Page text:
1. Will I use college or university resources beyond normal services available to other faculty members? Will I pay for the use of these resources?
  2. Will I receive some additional compensation from the college or university in the form of a monetary payment, grant, release time, or some other benefit for my development/creation of the intellectual property?
  3. Will the college or university provide support such as money, staff, facilities, computer resources, etc., that is beyond normal services available to other faculty members and critical to the development/creation of the intellectual property?

If the answer to any of the above is "yes", a potential "substantial use" situation could arise. You should take steps to clarify ownership issues with the college or university before work begins so there is no confusion in the future about your ownership and use of the intellectual property created.

Other Modifications

Collective Bargaining Agreement

In the event the provisions of this policy and the provisions of any effective collective bargaining agreement conflict, the collective bargaining agreement shall take precedence. (Board Policy 3.26, Part 4, Subpart C.1)

Jointly Created Work

Ownership of jointly created works shall be determined by separately assessing which of the above categories applies to each creator, respectively, and then determining whether the parties had entered into an agreement regarding ownership, rights and use. Whenever two or more creators work together, questions regarding joint ownership arise. For example, if a student assisted a faculty member with a project, was the student compensated for his or her efforts (a "work for hire" arrangement) or was it more of a collaborative effort (which would arguably make the student a joint author)? If a team of faculty members works together to create an online "toolbox" for incoming college freshmen to be posted on the college website, may individual members of the team use the portions they created in other projects or venues? May the college market and license the use of the toolbox to other colleges? Whenever possible, creators working jointly should discuss and decide these issues up front and formalize them in a written agreement.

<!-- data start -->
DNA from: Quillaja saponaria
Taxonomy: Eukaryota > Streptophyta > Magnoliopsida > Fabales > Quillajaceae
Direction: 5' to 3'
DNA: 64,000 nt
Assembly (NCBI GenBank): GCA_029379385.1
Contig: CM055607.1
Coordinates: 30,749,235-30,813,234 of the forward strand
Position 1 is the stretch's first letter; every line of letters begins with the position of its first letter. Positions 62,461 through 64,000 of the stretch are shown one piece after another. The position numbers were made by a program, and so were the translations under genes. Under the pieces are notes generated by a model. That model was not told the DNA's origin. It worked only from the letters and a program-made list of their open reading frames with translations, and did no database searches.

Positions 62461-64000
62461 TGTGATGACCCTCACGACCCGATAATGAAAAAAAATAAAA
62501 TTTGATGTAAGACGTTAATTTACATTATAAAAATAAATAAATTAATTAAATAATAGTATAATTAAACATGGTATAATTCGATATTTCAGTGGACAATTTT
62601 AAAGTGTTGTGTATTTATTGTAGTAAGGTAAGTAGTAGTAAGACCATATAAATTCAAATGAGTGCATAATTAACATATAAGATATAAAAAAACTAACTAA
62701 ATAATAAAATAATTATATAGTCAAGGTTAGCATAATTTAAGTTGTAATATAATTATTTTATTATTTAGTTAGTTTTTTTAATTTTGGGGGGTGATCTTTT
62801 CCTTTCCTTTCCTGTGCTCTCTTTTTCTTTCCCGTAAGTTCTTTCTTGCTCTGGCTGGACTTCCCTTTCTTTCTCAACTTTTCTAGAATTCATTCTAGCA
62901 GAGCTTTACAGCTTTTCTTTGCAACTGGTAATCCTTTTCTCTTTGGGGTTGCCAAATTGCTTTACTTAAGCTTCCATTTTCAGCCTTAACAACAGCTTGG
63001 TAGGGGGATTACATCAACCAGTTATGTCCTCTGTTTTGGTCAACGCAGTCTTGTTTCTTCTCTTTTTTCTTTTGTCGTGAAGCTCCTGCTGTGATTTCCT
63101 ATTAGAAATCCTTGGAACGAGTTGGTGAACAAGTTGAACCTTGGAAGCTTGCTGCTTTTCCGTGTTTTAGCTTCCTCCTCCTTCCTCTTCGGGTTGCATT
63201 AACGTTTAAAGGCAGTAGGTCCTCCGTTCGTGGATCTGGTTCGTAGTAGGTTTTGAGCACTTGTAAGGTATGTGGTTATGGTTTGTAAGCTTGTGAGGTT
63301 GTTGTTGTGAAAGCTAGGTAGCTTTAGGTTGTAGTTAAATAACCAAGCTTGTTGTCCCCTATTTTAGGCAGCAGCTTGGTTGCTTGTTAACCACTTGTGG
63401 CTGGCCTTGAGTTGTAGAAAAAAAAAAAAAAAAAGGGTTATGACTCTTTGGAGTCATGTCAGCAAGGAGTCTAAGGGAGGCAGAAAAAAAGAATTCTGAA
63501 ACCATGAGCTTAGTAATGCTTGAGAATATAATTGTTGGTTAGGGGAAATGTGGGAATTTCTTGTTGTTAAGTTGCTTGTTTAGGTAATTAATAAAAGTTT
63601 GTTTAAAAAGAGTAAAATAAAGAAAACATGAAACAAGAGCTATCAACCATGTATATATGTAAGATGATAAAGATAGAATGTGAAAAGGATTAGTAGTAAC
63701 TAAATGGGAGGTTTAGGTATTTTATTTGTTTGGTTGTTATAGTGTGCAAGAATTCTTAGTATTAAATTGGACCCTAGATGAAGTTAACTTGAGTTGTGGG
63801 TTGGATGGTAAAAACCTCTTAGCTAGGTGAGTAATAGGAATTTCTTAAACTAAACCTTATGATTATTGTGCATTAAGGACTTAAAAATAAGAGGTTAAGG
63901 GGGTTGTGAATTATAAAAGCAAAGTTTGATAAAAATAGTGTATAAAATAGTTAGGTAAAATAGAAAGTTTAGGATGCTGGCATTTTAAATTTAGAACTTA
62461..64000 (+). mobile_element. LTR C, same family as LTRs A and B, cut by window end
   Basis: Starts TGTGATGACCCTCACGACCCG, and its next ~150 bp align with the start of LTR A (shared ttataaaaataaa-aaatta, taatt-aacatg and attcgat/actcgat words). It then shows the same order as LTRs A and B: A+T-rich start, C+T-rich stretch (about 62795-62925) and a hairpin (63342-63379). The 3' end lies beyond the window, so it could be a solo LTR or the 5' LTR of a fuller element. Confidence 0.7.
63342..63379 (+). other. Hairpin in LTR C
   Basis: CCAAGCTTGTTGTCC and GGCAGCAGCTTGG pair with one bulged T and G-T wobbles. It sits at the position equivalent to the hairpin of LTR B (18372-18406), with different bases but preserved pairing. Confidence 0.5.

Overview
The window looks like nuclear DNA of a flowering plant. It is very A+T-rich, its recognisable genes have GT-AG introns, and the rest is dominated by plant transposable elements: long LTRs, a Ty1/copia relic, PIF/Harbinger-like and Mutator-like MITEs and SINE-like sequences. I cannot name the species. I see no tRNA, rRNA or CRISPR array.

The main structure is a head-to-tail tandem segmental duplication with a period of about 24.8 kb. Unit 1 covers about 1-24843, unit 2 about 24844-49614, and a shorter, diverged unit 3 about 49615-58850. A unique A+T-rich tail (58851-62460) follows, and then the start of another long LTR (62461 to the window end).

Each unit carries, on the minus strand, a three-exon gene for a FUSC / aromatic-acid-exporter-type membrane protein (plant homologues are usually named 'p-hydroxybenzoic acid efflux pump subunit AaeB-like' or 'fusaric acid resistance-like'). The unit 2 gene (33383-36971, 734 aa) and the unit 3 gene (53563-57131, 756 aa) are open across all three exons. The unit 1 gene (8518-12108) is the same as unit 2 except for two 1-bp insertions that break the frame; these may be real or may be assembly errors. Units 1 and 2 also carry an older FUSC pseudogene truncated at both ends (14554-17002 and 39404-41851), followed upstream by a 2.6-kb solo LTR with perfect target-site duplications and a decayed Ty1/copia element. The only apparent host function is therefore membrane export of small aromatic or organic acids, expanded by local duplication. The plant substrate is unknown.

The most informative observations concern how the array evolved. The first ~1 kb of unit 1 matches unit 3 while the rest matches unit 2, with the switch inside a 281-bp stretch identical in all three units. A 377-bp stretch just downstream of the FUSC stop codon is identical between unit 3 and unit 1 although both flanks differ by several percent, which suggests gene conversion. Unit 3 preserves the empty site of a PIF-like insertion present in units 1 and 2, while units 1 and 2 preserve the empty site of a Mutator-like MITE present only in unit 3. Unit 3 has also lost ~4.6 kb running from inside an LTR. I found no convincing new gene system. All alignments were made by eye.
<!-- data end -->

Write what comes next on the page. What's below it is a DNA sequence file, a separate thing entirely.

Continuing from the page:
Sabbatical Works

Intellectual property created during a sabbatical is defined as scholarly work. Typical sabbatical plans do not require use of substantial college/university resources. If the work created as part of an approved sabbatical plan requires resources beyond those normal for a sabbatical, the parties may enter into an applicable arrangement in accordance with this policy. (Board Policy 3.26, Part 4, Subpart C.3)

System College or University Name

Intellectual property rights arising from use of the Minnesota State Colleges and Universities' identity, the identities of its colleges and universities, logo, and other indices of identity belong to the respective entity. Such rights may be licensed pursuant to reasonable terms and conditions approved by the Chancellor, presidents or their designees, respectively. (Board Policy 3.26, Part 4 Subpart C.4)